What About Them? (Part 5)

(Continued from previous blog post)  Other evangelicals have proposed a theory of “eschatological evangelization” as a consequence of their affirmation of the “wider hope.”  Evangelical theologians like Donald Bloesch and Gabriel Fackre believe that some people will be given an opportunity “after death to hear about Jesus Christ and to accept or reject him” (Sanders 177).  Again, the “control beliefs” in this affirmation are the particularity of Jesus Christ and universality of God’s salvific intent.  People who have never heard the Gospel, or who have never been given a sufficient opportunity after death.  This is not a “second chance” theory, but the “universality of a first chance, and opportunity for salvation for those who have heard the Gospel in its fullness” (Sanders 193).  This idea is usually based on arguments from I Peter 3:18-20 and the creedal affirmation of Christ’s descent into hell.  Doug Harvey in his August 1988 Disciple Renewal article, “Salvation in Christ Alone,” entertained a least the possibility of this kind of eschatological evangelization.

The New Testament is not completely clear on the fate of those who had no chance to accept Christ.  It never directly tackles the issue.  I find the possibility of some hope for them in the passages about Christ’s descent into hell.  I Peter 3:19 speaks of Jesus who “went and preached to the spirits in prison who disobeyed long ago when God waited patiently in the days of Noah while the ark was being built.”  I Peter 4:6 says “For this reason the Gospel was preached even to those men in regard to the body, but live according to God in regard to the spirit.” These brief statements are not sufficiently clear to allow us to make any absolute statements, but seem to suggest that for those before Christ who had no access to the Gospel, there was an opportunity to respond in the afterlife.  We should note that there is nothing either way said about those who die in the Christian era, just those before Christ.  Most importantly, even if we construct some kind of “second chance” for those who never heard the Gospel out of these passages and other similar ones, it mediation of Jesus Christ. (7)

Finally, evangelical theologians like Clark Pinnock, David Watson and Sir Norman Anderson have articulated a view of the “wider hope” that has been called “inclusivism.”  Inclusivist evangelical theologians argue that-

A belief in the uniqueness of God’s act in Jesus Christ does not have to imply that God is not at work elsewhere in the world, or that those who through no fault of their own are prevented from learning about it suffer loss on that account.  (Pinnock and Brown 155)

Beginning with the clear affirmation that salvation has been made possible only through the person and work of Jesus Christ, evangelical inclusivists then go on to draw the crucial distinction between the “ontological necessity” of Jesus Christ providing for our  salvation and the “epistemological necessity” of actually knowing that it is Jesus Christ who has provided for our salvation.  It is not faith as information that saves, but faith as trust and obedience.  And this means, as David Watson explained, that-

Those who put their trust in God’s love and mercy insofar as they understand him, will be accepted by him.  As a motorist may cross a bridge on a motorway without realizing that the bridge is even there (let alone any details about it), so it may be possible for a person to come to God “over the bridge” of Christ without knowing anything about him.  That person’s understanding, joy, assurance, faith, and hope will all naturally be limited, until he does discover the truth about Christ.  But personally I do not doubt from the Scriptures that there is no hope at all for those who do not, or cannot, call themselves Christians.  If in their hearts they have truly responded to God, however a little they know about His Son or the gift of salvation, God may well accept them on the Day of Judgement. (166)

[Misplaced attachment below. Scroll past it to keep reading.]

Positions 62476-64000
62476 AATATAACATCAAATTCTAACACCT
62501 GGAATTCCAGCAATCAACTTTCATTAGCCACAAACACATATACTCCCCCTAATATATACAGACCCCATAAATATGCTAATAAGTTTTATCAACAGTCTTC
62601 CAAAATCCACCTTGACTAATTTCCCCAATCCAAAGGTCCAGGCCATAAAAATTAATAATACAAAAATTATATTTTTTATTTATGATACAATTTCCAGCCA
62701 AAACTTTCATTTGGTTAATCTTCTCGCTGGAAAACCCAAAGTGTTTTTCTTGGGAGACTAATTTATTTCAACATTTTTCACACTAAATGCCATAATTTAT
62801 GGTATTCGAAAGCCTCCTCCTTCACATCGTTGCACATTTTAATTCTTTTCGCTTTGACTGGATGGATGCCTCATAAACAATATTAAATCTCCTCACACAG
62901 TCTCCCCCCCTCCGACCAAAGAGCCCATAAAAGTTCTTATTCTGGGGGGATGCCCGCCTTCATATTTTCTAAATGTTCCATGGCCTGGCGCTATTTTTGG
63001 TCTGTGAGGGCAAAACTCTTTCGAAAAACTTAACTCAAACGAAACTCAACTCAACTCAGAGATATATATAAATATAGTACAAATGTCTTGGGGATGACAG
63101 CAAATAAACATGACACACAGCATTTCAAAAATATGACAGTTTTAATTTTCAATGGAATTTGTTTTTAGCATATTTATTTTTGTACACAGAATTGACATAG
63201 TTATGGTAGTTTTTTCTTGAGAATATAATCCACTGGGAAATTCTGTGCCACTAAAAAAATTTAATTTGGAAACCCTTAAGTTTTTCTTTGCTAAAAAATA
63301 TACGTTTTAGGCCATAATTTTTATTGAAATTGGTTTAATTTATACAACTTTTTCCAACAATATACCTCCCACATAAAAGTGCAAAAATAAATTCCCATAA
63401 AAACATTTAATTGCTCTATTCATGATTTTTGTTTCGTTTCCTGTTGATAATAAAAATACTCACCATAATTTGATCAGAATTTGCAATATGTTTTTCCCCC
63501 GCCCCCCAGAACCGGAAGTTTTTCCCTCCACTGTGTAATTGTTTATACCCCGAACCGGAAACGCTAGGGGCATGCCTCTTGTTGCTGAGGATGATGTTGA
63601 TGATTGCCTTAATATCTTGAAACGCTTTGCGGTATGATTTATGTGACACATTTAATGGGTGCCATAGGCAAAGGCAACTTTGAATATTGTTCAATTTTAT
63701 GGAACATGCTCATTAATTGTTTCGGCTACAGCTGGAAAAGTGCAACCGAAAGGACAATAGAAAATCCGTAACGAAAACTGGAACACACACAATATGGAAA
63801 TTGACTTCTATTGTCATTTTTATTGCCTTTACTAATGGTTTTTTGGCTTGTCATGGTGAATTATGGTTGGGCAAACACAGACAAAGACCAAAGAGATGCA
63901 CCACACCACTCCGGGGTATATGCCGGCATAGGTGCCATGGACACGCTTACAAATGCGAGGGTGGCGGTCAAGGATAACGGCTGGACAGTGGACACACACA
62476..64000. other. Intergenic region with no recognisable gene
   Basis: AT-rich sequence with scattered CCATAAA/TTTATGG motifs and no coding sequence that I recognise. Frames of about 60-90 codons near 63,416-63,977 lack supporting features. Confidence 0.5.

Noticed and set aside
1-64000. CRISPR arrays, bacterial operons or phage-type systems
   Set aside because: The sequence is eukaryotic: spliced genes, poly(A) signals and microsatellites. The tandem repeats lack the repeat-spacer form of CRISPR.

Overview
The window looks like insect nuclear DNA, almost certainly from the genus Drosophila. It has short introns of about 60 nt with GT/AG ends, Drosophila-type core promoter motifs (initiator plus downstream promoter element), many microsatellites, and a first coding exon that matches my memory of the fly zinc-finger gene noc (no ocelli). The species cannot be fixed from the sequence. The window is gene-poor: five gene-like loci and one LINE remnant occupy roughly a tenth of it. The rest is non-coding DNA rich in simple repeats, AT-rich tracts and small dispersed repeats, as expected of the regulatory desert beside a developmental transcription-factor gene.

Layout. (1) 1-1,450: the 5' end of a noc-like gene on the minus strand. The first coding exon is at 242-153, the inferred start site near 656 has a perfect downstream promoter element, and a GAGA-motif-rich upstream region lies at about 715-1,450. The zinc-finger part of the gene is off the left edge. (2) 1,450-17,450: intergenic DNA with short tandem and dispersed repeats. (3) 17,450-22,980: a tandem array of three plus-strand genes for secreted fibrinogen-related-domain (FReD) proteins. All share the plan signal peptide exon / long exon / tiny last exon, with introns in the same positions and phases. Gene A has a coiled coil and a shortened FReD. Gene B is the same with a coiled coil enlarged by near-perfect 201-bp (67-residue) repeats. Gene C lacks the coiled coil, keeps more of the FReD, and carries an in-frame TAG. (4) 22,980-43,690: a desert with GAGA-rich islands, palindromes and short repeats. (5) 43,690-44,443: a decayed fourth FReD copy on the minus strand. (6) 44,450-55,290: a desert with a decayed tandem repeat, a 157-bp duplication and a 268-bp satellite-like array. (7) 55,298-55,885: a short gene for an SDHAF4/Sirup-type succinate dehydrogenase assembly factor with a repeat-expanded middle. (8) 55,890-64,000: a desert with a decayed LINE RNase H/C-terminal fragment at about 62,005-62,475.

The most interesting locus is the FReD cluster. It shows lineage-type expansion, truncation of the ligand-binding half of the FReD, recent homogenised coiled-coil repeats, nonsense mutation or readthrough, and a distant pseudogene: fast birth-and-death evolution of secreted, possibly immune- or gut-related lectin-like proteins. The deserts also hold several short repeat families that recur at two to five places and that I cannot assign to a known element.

In this system, evangelical inclusivists take seriously the dynamics of faith wherever it is found.  Hebrews 11:6 (“Without faith it is impossible to please God.  For whoever would draw near to God must believe that he exists and that he rewards those who seek him”) is often cited by evangelical inclusivist theologians as a place where the Bible teaches the ontological efficacy of the faith principle in salvation without reference to one’s explicit knowledge that Jesus Christ is the Savior.  Melchizedek and Job are two of the Biblical examples often pointed to as people who lived by faith principle and were accepted by God even though they were not part of the covenanted people of God.  Sir Norman Anderson affirmed the faith principle when he explained-

I believe there’s a partial revelation of God, and through the Holy Spirit, a person may feel a certain sense of need.  He or she may then throw themselves on the mercy of God and may still call themselves a Buddhist or a Hindu or what you will.  And I wouldn’t deny that that person is saved.  I would believe that he or she was, though I would believe that such a person would lack true assurance. (10)

Crucial to the high Christology of evangelical inclusivism is the idea that people who are saved by the faith principle eventually learn that it is through Jesus Christ that they have been saved.  In a postmortem encounter, people who have sought and loved God according to the limits of their knowledge in this life will make the discovery that it was Jesus Christ who actually saved them.  At the end their knees will bow and their tongues will confess that Jesus Christ is the Lord.                                                                         DBS+


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